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Could Bury St Edmunds be the UK hot spot for ATM crime?

PUBLISHED: 13:18 22 August 2018 | UPDATED: 10:28 24 August 2018

The surprising claim that Bury St Edmunds could be the most dangerous place in the UK to withdraw cash has been slammed.

The town came out top in terms of the number of thefts and robberies near ATMs relative to population figures, with one in every 415 residents suffering at the hands of thieves in the last decade, according to research by MoneySuperMarket.

However, Suffolk police said it appeared the request for information regarding ATM thefts was misinterpreted.

They said: “It would appear the request for information we received from MoneySuperMarket regarding ATM thefts was misinterpreted and as a consequence we believe the figures which were sent out in reply are incorrect.

“We are now looking at the request again to ensure the figures we provide are correct and in line with what has been asked for.”

And Mark Cordell, chief executive of town centre business group Ourburystedmunds, described the claim as “absolutely laughable”.

“I cannot recall it ever being an issue,” said the former Suffolk police Chief Superintendent. “You only have to look down that hot list and where you expect some cities to be included Nottingham is the only city.”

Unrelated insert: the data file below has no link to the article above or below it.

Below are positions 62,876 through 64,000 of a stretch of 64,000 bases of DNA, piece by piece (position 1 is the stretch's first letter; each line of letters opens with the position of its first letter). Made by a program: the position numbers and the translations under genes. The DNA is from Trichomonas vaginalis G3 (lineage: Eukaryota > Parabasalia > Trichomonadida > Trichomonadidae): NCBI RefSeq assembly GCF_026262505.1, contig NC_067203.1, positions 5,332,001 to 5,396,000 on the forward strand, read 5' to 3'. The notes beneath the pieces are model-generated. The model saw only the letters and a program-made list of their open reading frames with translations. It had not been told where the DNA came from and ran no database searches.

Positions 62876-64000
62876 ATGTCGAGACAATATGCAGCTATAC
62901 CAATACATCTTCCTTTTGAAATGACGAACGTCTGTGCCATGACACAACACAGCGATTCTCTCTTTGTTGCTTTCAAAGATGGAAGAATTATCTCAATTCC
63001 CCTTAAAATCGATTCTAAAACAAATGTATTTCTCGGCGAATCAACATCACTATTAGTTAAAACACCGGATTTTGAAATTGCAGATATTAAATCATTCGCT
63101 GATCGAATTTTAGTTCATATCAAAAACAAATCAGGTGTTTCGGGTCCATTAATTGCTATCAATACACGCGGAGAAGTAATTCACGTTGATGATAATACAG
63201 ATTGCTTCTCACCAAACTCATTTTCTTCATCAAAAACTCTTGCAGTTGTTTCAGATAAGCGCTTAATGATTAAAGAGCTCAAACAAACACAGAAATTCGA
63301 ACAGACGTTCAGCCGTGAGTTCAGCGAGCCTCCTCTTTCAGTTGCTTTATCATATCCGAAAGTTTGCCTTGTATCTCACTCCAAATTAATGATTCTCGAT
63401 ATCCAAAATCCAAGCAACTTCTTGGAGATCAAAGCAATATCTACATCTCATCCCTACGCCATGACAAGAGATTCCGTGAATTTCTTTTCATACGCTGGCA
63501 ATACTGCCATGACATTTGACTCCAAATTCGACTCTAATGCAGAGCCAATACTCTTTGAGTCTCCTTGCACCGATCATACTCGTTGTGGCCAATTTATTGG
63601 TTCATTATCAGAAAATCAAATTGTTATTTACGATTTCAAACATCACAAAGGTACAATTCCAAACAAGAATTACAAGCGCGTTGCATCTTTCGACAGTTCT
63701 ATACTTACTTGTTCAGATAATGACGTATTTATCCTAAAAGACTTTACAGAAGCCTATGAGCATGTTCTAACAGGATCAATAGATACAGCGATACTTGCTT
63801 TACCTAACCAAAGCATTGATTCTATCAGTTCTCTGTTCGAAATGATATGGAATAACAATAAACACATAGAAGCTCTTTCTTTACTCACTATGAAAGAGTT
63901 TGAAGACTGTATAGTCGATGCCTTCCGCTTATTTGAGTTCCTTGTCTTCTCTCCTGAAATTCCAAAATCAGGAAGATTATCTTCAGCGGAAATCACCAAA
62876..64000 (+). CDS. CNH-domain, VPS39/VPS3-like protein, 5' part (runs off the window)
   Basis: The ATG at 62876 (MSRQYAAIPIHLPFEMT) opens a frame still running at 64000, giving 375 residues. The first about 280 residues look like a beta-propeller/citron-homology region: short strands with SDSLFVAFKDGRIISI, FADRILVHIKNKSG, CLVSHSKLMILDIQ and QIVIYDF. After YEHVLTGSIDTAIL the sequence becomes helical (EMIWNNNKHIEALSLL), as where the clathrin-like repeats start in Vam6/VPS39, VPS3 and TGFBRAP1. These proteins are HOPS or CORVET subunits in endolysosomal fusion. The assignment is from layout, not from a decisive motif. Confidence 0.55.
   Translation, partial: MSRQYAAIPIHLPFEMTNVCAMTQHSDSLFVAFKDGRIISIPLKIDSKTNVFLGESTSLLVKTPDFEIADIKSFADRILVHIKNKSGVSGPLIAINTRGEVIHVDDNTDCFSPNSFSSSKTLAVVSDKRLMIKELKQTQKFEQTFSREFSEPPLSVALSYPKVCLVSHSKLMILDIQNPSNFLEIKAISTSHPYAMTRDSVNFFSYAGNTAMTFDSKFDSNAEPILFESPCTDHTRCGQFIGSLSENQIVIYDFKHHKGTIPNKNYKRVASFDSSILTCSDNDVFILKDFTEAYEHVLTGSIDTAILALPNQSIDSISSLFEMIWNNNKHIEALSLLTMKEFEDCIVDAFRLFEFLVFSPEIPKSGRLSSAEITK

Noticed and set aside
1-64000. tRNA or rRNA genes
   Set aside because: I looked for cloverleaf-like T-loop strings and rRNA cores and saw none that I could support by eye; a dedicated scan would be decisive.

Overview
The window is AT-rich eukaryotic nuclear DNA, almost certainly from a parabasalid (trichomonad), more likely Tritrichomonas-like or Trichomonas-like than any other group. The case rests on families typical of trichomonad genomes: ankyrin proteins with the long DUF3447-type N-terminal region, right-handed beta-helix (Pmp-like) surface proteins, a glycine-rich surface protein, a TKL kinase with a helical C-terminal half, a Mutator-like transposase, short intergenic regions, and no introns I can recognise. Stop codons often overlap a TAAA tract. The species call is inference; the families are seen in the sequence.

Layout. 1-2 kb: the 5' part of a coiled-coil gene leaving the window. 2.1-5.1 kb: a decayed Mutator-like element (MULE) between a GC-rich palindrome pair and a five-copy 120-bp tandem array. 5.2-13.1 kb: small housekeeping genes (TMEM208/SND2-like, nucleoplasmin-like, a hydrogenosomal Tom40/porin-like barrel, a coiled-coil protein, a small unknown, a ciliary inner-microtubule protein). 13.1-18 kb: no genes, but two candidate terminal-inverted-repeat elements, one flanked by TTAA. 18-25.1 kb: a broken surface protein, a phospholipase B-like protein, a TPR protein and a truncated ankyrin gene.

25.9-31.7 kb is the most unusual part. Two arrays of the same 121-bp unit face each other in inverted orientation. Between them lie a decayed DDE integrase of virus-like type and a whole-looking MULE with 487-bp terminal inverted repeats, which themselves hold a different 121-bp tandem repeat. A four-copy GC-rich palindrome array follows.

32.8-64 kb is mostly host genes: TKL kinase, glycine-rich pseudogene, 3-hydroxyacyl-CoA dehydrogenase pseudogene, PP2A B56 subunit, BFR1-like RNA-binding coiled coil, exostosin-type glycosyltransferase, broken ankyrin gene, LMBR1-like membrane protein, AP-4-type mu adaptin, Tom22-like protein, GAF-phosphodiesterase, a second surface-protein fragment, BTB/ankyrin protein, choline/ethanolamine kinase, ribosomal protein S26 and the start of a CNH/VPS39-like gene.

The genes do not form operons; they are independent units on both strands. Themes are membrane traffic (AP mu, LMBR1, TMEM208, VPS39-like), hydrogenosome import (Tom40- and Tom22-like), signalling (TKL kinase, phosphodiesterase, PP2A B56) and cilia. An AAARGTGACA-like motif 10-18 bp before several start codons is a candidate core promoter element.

The data from police forces across the UK, spanning as far back as 2007, was obtained through the use of Freedom of Information powers by the price comparison website.

But Mr Cordell picked out holes in the research, including the fact that not all police forces had responded and that they categorise such crimes in different ways.

In the results Newmarket ranked fourth (one in 551) and Ipswich and Lowestoft sixth and seventh respectively (one in 623 and one in 658) for the number of thefts and robberies near ATMs per resident.

This compares with large cities such as Leeds (one in 5,143), Birmingham (one in 5,459) and London (one in 6,340).

Kevin Pratt, consumer affairs expert at MoneySuperMarket, said: “Cash is still king as far as many criminals are concerned, and ATMs are their ideal hunting ground.

“This police data highlights the importance of being vigilant and cautious when using an ATM, even in a quiet market town where you might not expect to encounter a problem.”

Looking closer at Suffolk, Ipswich was top for number of thefts with 218, followed by Lowestoft with 108 and Bury St Edmunds with 98.

The figures do come with a number of caveats as MoneySuperMarket highlighted it was unable to obtain data from some police forces and areas, such as Glasgow, Edinburgh, Sheffield and Bristol.

Also, some constabularies do not use location tags so it was not possible to link a theft/robbery with an ATM, for example Essex.

For more information about the research click here.

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